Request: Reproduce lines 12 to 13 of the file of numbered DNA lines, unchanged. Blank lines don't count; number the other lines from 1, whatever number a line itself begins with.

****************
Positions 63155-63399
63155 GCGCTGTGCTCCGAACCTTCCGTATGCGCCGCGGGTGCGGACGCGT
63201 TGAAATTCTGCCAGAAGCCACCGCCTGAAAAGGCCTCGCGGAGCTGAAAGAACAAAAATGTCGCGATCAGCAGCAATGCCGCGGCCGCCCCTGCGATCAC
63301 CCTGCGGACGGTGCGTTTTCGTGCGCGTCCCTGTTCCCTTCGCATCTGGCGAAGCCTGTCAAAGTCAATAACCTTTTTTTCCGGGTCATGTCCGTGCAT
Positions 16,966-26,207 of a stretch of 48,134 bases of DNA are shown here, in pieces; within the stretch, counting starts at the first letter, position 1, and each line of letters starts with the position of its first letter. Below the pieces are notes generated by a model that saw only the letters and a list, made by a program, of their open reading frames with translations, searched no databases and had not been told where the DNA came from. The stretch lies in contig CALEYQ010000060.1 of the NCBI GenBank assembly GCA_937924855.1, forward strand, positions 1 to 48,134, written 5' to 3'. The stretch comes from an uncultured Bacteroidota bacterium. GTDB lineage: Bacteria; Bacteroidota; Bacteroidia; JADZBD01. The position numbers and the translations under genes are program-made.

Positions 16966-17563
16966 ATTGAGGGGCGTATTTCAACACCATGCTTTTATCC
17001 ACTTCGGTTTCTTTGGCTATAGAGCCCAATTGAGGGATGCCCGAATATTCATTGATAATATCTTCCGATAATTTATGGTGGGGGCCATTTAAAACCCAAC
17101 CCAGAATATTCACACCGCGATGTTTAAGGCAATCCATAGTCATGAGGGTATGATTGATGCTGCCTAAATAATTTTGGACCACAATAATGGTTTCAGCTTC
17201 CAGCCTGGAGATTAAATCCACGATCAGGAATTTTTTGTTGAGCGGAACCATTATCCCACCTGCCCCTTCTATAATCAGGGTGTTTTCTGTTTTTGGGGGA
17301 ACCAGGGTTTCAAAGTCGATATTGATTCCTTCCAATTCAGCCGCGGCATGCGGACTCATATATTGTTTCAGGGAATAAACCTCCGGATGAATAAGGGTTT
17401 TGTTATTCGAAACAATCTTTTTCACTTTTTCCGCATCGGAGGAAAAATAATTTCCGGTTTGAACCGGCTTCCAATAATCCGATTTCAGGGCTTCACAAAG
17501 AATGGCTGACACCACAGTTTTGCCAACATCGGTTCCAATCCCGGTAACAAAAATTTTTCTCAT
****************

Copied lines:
17401 TGTTATTCGAAACAATCTTTTTCACTTTTTCCGCATCGGAGGAAAAATAATTTCCGGTTTGAACCGGCTTCCAATAATCCGATTTCAGGGCTTCACAAAG
17501 AATGGCTGACACCACAGTTTTGCCAACATCGGTTCCAATCCCGGTAACAAAAATTTTTCTCAT